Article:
Today is the Feast of the Translation of St Thomas of Canterbury, commemorating the placing of his relics in their new shrine in the cathedral on this day in 1220, and recalled every subsequent half-century in the medieval period by a Jubilee.
This year the 859th anniversary of his martyrdom is belatedly being celebrated with a major exhibition at the British Museum as well as events st Canterbury.
For all the efforts in 1538 to destroy the cult of “Bishop Becket” relics survive across Europe of the “holy blessed martyr”, including a number of vestments associated with him. The blood stained tunic or surprise/Roche the was wearing when he was killed survives in Sta Maria Maggiore in Rome, and there are or were plans for it to come to this country as part of the commemoration events.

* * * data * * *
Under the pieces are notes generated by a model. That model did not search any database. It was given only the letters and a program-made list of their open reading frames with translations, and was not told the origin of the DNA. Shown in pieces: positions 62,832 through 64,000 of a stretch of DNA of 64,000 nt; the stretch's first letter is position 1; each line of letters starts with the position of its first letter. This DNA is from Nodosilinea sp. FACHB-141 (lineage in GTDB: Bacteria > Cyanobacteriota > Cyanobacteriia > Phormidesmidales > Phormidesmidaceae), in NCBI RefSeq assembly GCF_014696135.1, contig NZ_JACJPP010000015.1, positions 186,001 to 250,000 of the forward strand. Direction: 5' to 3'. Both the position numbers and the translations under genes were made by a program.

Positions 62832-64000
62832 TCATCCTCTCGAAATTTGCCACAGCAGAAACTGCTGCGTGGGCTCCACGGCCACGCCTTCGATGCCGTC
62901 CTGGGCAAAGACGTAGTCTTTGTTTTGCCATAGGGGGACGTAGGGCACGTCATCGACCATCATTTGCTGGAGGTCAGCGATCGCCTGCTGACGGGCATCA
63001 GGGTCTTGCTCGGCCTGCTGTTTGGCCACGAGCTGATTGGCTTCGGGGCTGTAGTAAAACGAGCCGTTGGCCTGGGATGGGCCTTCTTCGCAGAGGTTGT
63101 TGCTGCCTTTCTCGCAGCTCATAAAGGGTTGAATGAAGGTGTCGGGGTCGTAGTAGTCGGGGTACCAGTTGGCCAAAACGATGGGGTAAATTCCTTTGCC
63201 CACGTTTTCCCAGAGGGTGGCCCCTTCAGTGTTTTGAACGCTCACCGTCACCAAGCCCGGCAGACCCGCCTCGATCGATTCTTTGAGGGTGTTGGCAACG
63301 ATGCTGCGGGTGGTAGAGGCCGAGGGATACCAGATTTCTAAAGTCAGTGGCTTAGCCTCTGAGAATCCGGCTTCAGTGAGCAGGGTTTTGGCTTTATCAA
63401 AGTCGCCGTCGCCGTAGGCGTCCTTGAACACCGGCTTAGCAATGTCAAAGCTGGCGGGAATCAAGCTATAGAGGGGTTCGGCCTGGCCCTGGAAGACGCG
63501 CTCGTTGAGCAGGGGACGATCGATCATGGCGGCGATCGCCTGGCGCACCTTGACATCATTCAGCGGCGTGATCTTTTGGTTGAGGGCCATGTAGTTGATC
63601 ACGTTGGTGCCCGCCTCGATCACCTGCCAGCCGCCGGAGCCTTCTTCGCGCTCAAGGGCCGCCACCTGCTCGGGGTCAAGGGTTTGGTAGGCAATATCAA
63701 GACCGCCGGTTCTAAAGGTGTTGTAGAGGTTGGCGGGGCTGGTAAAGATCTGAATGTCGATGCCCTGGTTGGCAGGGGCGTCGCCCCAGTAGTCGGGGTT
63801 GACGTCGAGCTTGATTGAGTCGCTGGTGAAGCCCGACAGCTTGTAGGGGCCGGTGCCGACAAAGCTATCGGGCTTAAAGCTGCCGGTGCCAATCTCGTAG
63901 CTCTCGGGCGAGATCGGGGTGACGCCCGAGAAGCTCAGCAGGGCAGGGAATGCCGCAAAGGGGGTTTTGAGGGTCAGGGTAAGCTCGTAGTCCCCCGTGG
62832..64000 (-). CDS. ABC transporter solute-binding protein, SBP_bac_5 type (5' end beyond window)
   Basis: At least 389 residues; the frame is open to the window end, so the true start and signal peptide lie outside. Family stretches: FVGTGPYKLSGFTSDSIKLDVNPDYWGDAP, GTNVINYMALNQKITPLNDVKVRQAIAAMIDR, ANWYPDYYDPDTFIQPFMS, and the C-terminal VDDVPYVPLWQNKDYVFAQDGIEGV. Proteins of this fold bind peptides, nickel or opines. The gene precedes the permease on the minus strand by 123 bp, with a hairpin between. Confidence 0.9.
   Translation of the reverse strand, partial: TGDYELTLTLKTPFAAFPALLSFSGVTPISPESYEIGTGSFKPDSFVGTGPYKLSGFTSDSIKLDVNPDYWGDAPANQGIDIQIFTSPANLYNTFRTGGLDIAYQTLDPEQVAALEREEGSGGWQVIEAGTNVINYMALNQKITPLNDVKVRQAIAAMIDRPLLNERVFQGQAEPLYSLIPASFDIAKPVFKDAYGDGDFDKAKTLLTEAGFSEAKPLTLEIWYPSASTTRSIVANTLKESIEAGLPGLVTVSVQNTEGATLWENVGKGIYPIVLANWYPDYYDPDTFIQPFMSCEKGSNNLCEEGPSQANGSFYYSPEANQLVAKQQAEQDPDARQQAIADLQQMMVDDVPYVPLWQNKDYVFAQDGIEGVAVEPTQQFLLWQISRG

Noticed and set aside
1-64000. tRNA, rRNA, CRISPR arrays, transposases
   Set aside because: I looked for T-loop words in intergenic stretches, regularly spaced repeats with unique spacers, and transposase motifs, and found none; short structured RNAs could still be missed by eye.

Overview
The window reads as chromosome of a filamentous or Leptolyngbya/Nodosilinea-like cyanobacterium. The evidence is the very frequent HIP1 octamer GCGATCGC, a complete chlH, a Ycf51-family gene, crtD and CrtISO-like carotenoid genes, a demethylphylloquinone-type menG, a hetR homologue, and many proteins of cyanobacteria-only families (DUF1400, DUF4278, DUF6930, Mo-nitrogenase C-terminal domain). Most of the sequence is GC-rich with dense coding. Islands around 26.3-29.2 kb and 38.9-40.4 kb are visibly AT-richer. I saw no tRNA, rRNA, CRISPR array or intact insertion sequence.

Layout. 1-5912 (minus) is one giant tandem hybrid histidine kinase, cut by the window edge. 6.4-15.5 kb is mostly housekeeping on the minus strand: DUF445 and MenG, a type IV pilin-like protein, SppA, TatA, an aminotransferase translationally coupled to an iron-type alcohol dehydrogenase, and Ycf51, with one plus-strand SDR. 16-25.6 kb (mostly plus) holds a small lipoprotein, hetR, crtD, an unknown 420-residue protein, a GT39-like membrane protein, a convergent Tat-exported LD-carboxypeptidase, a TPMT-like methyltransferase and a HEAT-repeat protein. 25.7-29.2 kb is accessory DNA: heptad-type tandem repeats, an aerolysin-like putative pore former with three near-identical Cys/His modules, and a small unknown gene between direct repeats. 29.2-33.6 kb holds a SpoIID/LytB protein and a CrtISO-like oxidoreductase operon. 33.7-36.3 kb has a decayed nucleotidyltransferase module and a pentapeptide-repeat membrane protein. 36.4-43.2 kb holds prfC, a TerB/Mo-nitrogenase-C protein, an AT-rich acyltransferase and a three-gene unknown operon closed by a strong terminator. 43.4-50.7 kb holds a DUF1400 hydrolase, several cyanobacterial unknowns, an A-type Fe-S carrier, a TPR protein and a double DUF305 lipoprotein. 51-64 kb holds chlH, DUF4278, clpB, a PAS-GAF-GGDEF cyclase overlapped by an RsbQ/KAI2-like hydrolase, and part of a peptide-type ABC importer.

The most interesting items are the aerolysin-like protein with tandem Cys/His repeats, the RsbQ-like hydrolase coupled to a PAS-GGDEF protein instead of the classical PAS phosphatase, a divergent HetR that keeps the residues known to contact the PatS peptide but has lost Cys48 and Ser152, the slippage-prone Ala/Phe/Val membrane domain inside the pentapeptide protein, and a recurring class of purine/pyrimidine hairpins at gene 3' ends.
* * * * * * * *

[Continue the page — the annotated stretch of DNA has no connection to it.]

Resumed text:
At Sens cathedral in France, where the Archbishop spent a significant part of his exile in the years 1164-70 are a number of items traditionally associated with St Thomas. They have been copied not only for Canterbury Cathedral but also, in the case of the chasuble, by vestment makers for a wider ecclesiastical market.
These have often been engraved and photographed.